Major Duststorm and Strong Winds Hit Eastern Washington. Damaging Winds Over NW Washington

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Extraordinary winds struck eastern Washington on Sunday, with 30-40 mph winds being commonplace, with gusts reaching nearly 60 mph around Wenatchee and vicinity. The result a major duststorm that closed down I90 for a while and resulted in numerous multicar accidents, sending 11 people to the hospital. Visibilities had dropped to less than five feet at times and the powerful winds knocked down many of the apples still on the trees near Wenatchee. It was reported that the ground at some orchards had turned red with apples.

An amazing picture is shown above from one of the the NASA MODIS satellites, clearly showing the dust (the brown stuff oriented NW-SW). The strong winds came at a bad time.... farmers had plowed up their wheat fields in preparation for the next season and rainfall has been very low this year. Although this is one of the worst dust storms in a while, it happens relatively frequently--my book has a section on it.

So why the strong winds? We had a combination of cold high pressure in Alberta and southern BC and a strong low over eastern Oregon and vicinity. The result was the creation of very strong northeasterly winds aloft and an intense low-level pressure gradient (see graphic). You see how packed the lines (isobars) are...that is a HUGE pressure gradient.
The computer model forecasts were quite good with this event and the National Weather Service had timely forecasts out well before. Want to see a vivid video of how bad it was...check out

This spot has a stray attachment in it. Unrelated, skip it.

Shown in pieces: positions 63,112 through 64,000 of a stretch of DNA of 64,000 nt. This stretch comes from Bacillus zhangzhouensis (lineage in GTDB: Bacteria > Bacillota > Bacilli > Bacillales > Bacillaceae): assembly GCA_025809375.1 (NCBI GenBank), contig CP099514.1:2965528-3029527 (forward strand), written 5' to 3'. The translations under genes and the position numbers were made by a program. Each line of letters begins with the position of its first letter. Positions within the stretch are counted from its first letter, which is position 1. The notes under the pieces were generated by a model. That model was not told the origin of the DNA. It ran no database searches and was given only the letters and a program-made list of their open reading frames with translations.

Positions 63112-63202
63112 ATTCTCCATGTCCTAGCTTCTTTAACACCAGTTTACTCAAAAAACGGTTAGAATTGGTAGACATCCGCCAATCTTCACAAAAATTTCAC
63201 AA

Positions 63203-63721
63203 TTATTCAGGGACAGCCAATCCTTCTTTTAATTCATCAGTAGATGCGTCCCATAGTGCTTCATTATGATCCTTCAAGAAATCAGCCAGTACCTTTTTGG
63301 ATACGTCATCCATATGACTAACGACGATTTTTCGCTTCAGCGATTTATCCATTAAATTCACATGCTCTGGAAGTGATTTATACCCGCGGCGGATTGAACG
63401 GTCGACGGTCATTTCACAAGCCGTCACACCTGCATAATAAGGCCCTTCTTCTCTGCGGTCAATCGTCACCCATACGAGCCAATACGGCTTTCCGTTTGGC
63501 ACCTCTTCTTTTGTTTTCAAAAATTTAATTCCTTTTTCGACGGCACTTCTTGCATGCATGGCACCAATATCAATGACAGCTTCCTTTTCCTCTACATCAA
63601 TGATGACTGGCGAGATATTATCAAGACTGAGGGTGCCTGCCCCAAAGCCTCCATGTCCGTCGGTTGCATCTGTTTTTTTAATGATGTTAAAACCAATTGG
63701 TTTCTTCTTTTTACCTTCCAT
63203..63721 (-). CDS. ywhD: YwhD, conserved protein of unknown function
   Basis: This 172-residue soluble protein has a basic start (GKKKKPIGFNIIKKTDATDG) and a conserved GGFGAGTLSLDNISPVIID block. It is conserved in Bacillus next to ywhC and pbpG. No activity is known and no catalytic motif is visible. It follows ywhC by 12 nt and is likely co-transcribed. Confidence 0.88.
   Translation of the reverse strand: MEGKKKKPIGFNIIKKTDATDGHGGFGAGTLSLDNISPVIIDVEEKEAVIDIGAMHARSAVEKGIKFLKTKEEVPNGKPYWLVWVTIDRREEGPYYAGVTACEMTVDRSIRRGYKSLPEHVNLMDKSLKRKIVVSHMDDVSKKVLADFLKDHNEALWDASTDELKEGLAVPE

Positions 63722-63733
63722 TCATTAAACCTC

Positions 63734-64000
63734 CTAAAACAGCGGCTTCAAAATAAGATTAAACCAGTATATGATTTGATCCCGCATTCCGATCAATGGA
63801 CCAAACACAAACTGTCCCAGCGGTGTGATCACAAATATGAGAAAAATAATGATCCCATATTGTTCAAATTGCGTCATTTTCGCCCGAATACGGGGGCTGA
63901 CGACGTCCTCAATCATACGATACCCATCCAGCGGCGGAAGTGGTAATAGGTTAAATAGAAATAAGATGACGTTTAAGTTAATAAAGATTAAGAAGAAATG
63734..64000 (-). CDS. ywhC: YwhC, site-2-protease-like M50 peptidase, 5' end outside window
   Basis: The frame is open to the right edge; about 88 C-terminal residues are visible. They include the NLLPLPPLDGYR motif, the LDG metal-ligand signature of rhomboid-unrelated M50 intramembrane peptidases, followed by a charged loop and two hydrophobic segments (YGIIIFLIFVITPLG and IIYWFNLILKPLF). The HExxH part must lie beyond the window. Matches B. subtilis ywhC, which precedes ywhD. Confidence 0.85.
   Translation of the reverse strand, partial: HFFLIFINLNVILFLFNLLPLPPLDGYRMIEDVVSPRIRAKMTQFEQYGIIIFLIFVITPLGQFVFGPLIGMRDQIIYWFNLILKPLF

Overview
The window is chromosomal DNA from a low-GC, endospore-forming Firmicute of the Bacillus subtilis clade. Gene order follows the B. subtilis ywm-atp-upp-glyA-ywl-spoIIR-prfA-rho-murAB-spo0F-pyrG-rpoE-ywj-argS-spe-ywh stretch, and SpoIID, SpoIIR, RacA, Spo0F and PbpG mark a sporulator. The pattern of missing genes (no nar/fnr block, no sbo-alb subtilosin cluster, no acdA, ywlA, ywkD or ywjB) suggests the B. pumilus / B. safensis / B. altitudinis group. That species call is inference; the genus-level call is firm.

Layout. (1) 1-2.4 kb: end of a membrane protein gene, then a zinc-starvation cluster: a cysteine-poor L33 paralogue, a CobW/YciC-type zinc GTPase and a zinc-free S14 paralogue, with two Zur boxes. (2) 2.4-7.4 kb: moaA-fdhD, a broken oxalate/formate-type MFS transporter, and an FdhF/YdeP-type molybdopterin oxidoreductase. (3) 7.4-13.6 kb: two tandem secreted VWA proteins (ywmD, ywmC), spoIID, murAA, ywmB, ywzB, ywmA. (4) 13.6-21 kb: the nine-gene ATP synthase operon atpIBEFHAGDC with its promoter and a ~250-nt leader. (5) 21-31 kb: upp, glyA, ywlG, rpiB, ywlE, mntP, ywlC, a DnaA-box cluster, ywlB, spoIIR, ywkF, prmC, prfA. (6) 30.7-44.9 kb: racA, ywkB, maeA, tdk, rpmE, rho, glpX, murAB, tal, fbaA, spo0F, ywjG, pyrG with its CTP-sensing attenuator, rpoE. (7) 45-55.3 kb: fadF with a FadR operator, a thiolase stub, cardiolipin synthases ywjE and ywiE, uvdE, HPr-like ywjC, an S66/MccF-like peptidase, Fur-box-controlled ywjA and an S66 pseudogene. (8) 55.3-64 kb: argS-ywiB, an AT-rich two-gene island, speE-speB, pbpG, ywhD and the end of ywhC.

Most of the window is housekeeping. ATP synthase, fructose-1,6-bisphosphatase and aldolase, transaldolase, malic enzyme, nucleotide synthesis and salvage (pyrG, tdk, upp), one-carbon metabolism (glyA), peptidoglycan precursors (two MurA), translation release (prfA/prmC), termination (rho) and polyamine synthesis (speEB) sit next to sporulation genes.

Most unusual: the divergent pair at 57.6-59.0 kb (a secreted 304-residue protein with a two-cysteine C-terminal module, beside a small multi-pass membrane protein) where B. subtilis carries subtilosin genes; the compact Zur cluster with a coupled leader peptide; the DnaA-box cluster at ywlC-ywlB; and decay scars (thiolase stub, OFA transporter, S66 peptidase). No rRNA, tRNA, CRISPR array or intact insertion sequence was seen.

But the fun doesn't stop there. Western Washington got part of the action too (but no dust storm alas). As the high pressure built into southern BC a large pressure difference was established down the Fraser River Gap, allowing air to accelerate to the SE in that near sea level gap. Bellingham got hit hard, with winds gusting over 40 mph--accompanied by downed trees and power outages. Again, the computer models had it...see the graphic of wind speed predicted for 8 am on Sunday. You can see the strong NE winds exiting the gap. One of the great things about this blog are the reports I get from many of you--and this event was no exception.

Abram R. ("Abe") Jacobson, Earth and Space Sciences/ University of Washington, was sailing east of Bellingham yesterday and reported seeing waterpouts to the lee (west) of Lummi Island produced by the intense shear produced by the interaction of the strong winds with the island. To quote a warning in his informative email:

"If there are waterspouts on the lee side of Lummi, be afraid. Be very afraid! Water spouts are severe weather."
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